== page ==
Nancy Stohlman’s latest collection of flash fiction, Madam Velvet’s Cabaret of Oddities, (Big Table Publishing, 2018) is a book about freaks…
Actually, it may not really even be pure flash fiction. Altho Nancy really invests in the label (spearheading Denver’s 5+ year running monthly FBomb reading, giving numerous workshops and interviews on the genre, as well as facilitating this November’s ‘Flash Nano’ 30 flash stories in 30 days challenge) I see her work as going beyond that. Flash has a pretty clear definition of fiction that is under 1000 words but still tells a complete story. And while Madam Velvet’s contains 81 mostly one page (some even one line) pieces, they build upon each other both narratively and thematically over the book’s 99 pages. Any of the stories could hold up independently, but may be best experienced as the sum that’s greater than its parts.
If you want an easily labeled genre that best defines this work, you may have to make one up. In Madam Velvet’s Nancy continues to explore the multi-dimensional frontiers of earlier works, particularly 2013’s The Monster Opera (Bartleby Snopes), a story-within-a-story opera/fiction hybrid which challenges the idea that a work of prose must be confined to the page. While it can be a satisfying experience reading Madam Velvet’s quietly to yourself, it is also flexible enough to open itself up to full-fledge theatrical production. Recently Nancy and an ensemble of her creative allies (including me) performed it at the Mercury Café in Denver, bringing the stories to life with costumes, props, and music (composed by Nancy’s talented long-time collaborator, pianist Nick Busheff). It might be more appropriate to call this book something like ‘Performance Fiction.’ A term I’ve always felt could describe my own work as well. And, hey, if there are two of us, I guess now it can be an official genre.
So yeah, Madam Velvet’s is a book about freaks. It recalls an earlier internet/tv/motionpicture-less era, when the traveling circus provided an unrivaled level of entertainment. Sideshow performers, usually with physical anomalies, would captivate audiences, at the same time becoming magnets for exploitation and tragedy. Real historical accounts of these acts, such as The Human Skeleton and The Bearded Lady, are dispersed throughout the book. You can draw some parallels to modern times, and how, despite the world’s wildly different means of entertainment, the idea of the artist/performer as freak still endures. We may have worn makeup and costumes to transform into eccentric characters for Nancy’s show, but perhaps not so far under the surface we also feel like we have little else to offer the world but to expose ourselves and be gawked at, for better or worse.
In fact, this book satirically targets the whole notion of celebrity, especially with the fictional super-product Instant Fame*. “1-3 sprays for local fame.. 8+ sprays for international fame.” And the ‘My Father’ series, in which the character is so desperate to break a world record he’s willing to pet a shark for nine hours. It’s relatable to me and probably any other writer who has dreamed of making it big, even as all the evidence seems to suggest there’s not really much of an ‘it’ to make big in this field anymore.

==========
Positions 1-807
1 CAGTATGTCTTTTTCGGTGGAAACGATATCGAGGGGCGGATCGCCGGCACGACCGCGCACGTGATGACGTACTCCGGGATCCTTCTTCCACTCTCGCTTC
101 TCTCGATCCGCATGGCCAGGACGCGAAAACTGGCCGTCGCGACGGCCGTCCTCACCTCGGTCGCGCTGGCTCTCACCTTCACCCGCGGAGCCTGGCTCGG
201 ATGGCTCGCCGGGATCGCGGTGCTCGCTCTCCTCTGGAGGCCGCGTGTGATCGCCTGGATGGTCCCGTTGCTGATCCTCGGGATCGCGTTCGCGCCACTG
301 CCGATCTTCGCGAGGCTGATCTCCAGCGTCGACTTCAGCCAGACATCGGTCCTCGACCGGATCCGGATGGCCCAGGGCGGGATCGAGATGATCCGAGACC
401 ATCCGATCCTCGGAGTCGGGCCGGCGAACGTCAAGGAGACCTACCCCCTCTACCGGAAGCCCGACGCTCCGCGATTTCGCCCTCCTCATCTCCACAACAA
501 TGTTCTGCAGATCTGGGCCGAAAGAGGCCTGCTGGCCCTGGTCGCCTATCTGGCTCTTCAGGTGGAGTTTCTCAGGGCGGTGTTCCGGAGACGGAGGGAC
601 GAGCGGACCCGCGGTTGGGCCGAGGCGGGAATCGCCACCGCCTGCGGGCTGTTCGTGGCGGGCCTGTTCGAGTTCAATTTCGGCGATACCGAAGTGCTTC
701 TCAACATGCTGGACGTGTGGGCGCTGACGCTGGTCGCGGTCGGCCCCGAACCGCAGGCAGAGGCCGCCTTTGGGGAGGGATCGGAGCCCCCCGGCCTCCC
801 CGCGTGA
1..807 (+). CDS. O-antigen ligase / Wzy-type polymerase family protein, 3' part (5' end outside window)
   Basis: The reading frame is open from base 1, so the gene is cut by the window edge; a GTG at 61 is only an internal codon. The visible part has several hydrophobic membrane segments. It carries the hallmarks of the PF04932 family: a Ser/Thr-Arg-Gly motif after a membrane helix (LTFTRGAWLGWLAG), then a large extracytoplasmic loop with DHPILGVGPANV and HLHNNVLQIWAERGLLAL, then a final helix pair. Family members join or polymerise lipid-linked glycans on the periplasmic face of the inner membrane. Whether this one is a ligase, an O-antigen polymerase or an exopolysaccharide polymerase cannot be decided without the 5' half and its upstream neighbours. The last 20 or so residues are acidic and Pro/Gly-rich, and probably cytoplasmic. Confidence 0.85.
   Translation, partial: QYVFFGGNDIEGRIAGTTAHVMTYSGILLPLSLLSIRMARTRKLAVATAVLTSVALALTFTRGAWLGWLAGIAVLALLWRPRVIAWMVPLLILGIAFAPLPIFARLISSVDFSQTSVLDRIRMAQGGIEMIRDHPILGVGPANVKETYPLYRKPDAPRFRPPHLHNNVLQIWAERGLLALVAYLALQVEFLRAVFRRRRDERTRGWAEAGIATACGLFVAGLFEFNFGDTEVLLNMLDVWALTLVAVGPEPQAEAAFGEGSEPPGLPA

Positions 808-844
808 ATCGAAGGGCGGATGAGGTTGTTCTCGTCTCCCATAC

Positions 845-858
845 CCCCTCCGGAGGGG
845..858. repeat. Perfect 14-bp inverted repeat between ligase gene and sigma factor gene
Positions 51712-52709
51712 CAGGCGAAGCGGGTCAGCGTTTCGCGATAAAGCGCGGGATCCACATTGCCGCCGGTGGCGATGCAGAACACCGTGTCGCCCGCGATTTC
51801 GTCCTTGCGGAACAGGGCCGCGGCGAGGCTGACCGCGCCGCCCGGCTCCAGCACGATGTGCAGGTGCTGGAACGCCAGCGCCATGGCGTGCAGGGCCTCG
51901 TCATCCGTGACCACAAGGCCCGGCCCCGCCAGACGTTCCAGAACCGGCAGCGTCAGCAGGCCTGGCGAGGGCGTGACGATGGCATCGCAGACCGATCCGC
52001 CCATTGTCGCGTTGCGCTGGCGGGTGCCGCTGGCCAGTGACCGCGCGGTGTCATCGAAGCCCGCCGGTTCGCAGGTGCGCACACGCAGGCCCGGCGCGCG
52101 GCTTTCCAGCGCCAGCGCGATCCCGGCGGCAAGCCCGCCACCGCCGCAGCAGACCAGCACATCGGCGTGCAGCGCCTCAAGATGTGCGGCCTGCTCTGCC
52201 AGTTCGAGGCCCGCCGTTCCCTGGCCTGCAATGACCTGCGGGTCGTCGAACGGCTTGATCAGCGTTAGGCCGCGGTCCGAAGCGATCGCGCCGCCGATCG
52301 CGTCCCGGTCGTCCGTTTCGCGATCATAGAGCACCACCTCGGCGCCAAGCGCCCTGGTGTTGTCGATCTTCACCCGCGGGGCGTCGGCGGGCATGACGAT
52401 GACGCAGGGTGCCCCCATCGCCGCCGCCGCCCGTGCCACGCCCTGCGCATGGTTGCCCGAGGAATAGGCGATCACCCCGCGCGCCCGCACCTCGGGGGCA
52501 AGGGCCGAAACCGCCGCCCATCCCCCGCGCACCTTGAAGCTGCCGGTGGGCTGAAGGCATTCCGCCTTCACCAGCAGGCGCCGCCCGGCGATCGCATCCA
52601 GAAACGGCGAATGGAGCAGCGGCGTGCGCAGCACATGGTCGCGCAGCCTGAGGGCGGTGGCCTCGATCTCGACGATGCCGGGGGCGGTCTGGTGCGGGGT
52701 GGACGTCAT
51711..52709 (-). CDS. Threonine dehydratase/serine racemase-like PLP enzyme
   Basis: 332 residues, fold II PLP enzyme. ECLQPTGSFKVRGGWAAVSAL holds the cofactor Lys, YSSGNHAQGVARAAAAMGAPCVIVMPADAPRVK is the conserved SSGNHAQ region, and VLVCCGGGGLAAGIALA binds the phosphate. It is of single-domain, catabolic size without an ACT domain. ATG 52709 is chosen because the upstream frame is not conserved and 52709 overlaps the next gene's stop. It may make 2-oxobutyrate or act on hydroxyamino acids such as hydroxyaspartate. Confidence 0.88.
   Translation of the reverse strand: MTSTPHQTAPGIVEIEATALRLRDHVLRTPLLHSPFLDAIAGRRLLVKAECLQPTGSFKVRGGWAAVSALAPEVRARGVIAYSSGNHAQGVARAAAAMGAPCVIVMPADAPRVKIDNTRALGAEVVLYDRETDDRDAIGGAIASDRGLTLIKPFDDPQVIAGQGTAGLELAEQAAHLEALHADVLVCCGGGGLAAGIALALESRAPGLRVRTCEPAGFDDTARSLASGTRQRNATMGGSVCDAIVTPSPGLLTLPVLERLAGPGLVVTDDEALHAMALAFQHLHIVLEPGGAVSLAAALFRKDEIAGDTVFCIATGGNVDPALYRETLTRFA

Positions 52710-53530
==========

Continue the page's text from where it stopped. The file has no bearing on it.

It goes hand in hand with another significant theme of the book – promotion. Several of the pieces seem designed to be read on a soapbox with a booming voice and robust curly-q mustache, including “Instant Fame,” “Fantasy HandJob Brothel,” and “Traveling Medicine Show.” They’re symbolic of our marketing-saturated culture, in which we’re regularly convinced we can’t live without the things we’re currently living without, at the same time we’re trying to convince the world they can’t live without us. But perhaps we wouldn’t even be so ambitious for this kind of attention if the sales pitch for that idea wasn’t so catchy itself.
Finally, the book is about the persuasion of ourselves by ourselves. The narrator and her mirror reflection adventure together thru several episodes, representing our divided psyches, consistently giving itself poor advice on things like Nigerian Princes, Ringmaster threesomes, and $12,000 cab rides. It causes you to wonder if there’s anywhere to feel safe anymore in this world of cons and deceptions when you can’t even trust yourself.
You could also enjoy this collection as a tour thru a whimsical fantasyworld of clowns and fortune tellers, dog-faced boys and four-legged ladies and not think too much into it. But it’s very satisfying to me as someone 20 years into their writing career contemplating the absurdity of all these aspirations I’ve had. Perhaps we could let go of all striving and yearning, and see the point of art as just making an impact on a couple of people who really get you. If so Nancy has done it.
Otherwise, step right up and get your copy of Madam Velvet’s Cabaret of Oddities today! You can bet your bottom dollar this miracle new literary product will cure all that ails ya, at an unbeatable price! Operators are standing by! Don’t delay!
Jonathan Montgomery is editor-in-chief of Boulder Poetry Tribe. He’s a graduate of Sarah Lawrence College and the Jack Kerouac School of Disembodied Poetics at Naropa University. The author of Pizzas and Mermaid, Taxis & Shit, and brand new novel The Reality Traveler, he lives in Boulder and teaches English at Front Range Community College. You can read more of his creative work at jonathanbluebirdmontgomery.com